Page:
That said, there are some good bots out there — take CHAPPiE, a decommissioned police bot from the 2015 film of the same name. While the titular bot looks like something out of a DARPA laboratory, it acts a lot like a human child, at least at the start of the movie. And over time, the young lad becomes self aware — realising that while it might be a police bot, the humans that raised it are anything but.

Wolfgang Fink, a prominent AI researcher out of the University of Arizona, noted that Chappie “has a self-sustaining drive,” throughout the film, and that’s one of the hallmarks of “sentience” as we understand it.

“He doesn’t want to die. He calls himself Chappie,” he said in an interview around the films’ release. “That aspect of it is the Holy Grail, if you will. That’s where we need to make a major jump in self-awareness. Also to be sentient, where you have the ability to think and experience in a subjective way.”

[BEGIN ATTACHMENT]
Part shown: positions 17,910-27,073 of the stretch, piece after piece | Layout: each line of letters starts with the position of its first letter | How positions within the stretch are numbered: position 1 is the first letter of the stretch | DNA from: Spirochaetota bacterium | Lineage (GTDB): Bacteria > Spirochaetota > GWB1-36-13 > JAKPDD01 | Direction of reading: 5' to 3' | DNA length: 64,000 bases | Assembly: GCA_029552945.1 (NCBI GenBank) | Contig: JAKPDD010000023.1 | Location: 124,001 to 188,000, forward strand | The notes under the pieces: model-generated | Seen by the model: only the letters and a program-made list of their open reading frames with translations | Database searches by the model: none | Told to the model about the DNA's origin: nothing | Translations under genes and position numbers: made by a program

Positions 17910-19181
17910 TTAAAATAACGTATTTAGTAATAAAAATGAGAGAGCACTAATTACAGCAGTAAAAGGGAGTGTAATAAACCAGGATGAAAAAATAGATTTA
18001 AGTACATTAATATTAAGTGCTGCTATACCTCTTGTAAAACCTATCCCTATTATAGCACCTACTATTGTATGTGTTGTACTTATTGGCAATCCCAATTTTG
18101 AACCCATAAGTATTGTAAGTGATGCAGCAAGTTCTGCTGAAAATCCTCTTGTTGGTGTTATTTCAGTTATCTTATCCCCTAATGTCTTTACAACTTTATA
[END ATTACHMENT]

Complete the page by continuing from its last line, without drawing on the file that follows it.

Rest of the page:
Andrew (Bicentennial Man)

Photo: Touchstone Pictures, Getty ImagesPhoto: Touchstone Pictures, Getty Images

Speaking of friendly AI’s, we’ve got one of the classics right here: Robin Williams’ character, Andrew, in the 1999 sci-fi flick Bicentennial Man. Unlike most of the other names on this list (and certainly unlike LaMDA), emotions are a core part of Andrew’s programming. He has an artistic streak (he carves wooden clocks as a hobby!), and is shown feeling real, human-like remorse when his creator dies. Needless to say, whenever the people who constructed LaMDA’s programming finally pass on, it’s unlikely the bot will feel anything, if it knows who they were at all.